One final thought on growling. If your dog suddenly growls at situations that normally would not bother him, or if you see a sudden behavior change, my first recommendation is make an appointment with your veterinarian to rule out a pet health problem. Your dog could be experiencing a medical problem, causing him to be uncomfortable, and grumpy.

National Pet ID Week – April 18-24

Posted on: April 18th, 2011 by

A Chihuahua with pet insurance wears a pet ID tag.

As a pet insurance company, we’re taking part in April’s month-long observation of “National Pet Month.”

The week of April 18-24 is “National Pet ID Week.” Which is why this is an important time to note that only about 2% of cats and 15% of dogs who are lost are reunited with their owners.

Here’s another scary statistic—one in three pets will get lost at some time in their lives! If you love your pet, wouldn’t you do anything to prevent that from happening? Aside from ensuring your pet has the best pet insurance, making sure that your pet has adequate identification can be very helpful in the event that he is lost, and is also part of good pet health care.

Means of Identification
• I. D. tags on collars: It’s probably true that more people put IDs on dog’s collars and many cats aren’t wearing collars. People mistakenly think that a cat will not tolerate a collar, but they will once they’ve adapted and the fit is correct.

• Tattoos: Horses have been tattooed for years on their inside upper lip as a form of ID. Some people opt to have their pets tattooed with ID. These are usually on the tip of the ear or groin area.

• Microchipping: This is a more recent form of putting IDs on pets. A tiny microchip, about the size of a grain of rice, is implanted under your pet’s skin. Each chip has a unique number that is registered to the animal and entered into a national database. While most pet health insurance companies won’t cover microchipping, most vets and animal shelters now use a wand that can read the microchips, and consider it an important part of pet ownership. Many shelters now provide chipping before a pet is adopted.

What Else Can I Do?
Here are some things you can do to help if your pet is lost, even if he has ID:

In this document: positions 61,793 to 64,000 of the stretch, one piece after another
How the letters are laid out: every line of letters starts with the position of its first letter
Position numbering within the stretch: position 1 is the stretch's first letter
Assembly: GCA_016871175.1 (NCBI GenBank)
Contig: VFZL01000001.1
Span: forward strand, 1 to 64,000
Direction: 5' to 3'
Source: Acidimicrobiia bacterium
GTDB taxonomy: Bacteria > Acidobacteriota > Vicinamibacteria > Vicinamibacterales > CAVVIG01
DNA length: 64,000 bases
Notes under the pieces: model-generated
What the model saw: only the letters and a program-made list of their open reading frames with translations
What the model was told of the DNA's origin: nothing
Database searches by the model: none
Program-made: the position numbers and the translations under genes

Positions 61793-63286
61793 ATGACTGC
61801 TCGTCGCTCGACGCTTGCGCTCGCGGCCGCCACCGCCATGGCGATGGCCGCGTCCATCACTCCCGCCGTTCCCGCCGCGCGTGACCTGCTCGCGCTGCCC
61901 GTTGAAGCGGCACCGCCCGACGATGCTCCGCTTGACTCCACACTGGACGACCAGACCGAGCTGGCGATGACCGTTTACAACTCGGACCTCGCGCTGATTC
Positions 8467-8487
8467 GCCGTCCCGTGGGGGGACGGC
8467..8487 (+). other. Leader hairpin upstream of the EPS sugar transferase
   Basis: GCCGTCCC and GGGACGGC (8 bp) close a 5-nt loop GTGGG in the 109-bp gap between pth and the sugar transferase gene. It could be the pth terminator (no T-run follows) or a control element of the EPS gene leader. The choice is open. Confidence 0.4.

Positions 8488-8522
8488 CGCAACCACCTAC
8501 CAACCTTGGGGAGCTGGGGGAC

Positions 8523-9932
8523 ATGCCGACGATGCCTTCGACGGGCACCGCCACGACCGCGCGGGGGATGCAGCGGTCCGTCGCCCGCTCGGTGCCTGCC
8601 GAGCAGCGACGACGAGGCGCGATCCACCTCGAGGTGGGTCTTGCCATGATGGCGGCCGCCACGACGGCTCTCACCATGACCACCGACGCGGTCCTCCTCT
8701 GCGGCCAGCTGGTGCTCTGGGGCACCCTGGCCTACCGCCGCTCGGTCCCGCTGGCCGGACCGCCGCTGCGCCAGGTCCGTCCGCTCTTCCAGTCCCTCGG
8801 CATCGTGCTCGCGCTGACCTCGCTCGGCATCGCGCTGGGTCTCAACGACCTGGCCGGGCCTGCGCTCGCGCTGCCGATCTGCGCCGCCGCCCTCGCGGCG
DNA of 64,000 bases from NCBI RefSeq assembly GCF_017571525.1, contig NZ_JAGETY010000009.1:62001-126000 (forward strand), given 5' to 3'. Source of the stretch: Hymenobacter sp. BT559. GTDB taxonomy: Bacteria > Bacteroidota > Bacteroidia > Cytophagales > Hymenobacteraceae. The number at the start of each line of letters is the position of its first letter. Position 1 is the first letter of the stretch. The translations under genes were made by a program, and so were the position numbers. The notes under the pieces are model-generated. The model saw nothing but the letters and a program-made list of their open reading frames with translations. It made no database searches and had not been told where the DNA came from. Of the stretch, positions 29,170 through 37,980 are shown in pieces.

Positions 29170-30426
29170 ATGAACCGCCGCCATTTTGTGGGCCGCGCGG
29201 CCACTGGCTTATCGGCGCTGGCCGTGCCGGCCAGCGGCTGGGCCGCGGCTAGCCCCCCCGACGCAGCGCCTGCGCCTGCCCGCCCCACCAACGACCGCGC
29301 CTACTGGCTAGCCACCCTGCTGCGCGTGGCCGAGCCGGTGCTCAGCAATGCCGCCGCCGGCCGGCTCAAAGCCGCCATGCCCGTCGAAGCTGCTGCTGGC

•Have a recent photo of your pet. This will help if you need to create a lost pet flyer.
• Make sure your dog’s license is current.
• Include your cell phone number on your pet’s ID tag.
• Have a list of people who know your pet. They will be good candidates to be on the lookout if your pet is lost.
• Always keep pet safety in mind when walking or running with your dog.

Pet health: Dog nutrition

Posted on: April 14th, 2011 by

A dog with pet insurance maintains proper pet health with a balanced diet.

Much like with cats, overfeeding has resulted in obesity in dogs and is currently one of the worst pet health problems. Before trying any new diet for your pet, be sure and talk to your veterinarian about her recommendations.

If you’re considering dog health insurance, another way you can contribute to keeping vet costs down is by providing your pet with the best pet insurance paired with the right nutrition.

What are the best dog food choices?
According to www.pets.webmd.com, the ingredients in dog foods must meet standards set by the Association of American Feed Control Officials (AAFCO) and includes protein (amino acids), fatty acids, vitamins, minerals, and other essential nutrients. So check the dog food’s label to see its nutritional contents. There are no brands that are necessarily better than others, it’s an individual choice. Your vet may advise you on your dog’s specific pet health needs.

How often and how much?
A good staring point is the dog food label’s recommendations, but adjust the amounts to your dog’s weight, age, and activity level. Puppies, whether they’re new born puppies or a bit older, will have different needs, but it is best to feed adult dogs twice a day.